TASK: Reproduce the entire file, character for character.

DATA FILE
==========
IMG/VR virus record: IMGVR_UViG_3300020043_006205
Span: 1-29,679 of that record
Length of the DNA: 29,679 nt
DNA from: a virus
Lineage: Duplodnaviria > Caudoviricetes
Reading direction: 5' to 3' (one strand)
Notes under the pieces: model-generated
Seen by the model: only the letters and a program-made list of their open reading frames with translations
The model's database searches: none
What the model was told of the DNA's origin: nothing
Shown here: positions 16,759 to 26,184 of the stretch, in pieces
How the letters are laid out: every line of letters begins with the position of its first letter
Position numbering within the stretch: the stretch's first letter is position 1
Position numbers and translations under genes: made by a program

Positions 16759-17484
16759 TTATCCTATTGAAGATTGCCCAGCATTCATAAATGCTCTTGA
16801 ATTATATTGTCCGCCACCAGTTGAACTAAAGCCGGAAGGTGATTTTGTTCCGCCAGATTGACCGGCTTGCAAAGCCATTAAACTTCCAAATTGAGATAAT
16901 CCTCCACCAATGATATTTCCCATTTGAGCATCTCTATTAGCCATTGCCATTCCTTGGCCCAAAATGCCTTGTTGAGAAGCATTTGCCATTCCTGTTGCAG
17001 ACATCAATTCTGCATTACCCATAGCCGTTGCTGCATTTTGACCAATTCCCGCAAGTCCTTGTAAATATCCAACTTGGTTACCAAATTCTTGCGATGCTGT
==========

IMG/VR virus record: IMGVR_UViG_3300020043_006205
Span: 1-29,679 of that record
Length of the DNA: 29,679 nt
DNA from: a virus
Lineage: Duplodnaviria > Caudoviricetes
Reading direction: 5' to 3' (one strand)
Notes under the pieces: model-generated
Seen by the model: only the letters and a program-made list of their open reading frames with translations
The model's database searches: none
What the model was told of the DNA's origin: nothing
Shown here: positions 16,759 to 26,184 of the stretch, in pieces
How the letters are laid out: every line of letters begins with the position of its first letter
Position numbering within the stretch: the stretch's first letter is position 1
Position numbers and translations under genes: made by a program

Positions 16759-17484
16759 TTATCCTATTGAAGATTGCCCAGCATTCATAAATGCTCTTGA
16801 ATTATATTGTCCGCCACCAGTTGAACTAAAGCCGGAAGGTGATTTTGTTCCGCCAGATTGACCGGCTTGCAAAGCCATTAAACTTCCAAATTGAGATAAT
16901 CCTCCACCAATGATATTTCCCATTTGAGCATCTCTATTAGCCATTGCCATTCCTTGGCCCAAAATGCCTTGTTGAGAAGCATTTGCCATTCCTGTTGCAG
17001 ACATCAATTCTGCATTACCCATAGCCGTTGCTGCATTTTGACCAATTCCCGCAAGTCCTTGTAAATATCCAACTTGGTTACCAAATTCTTGCGATGCTGT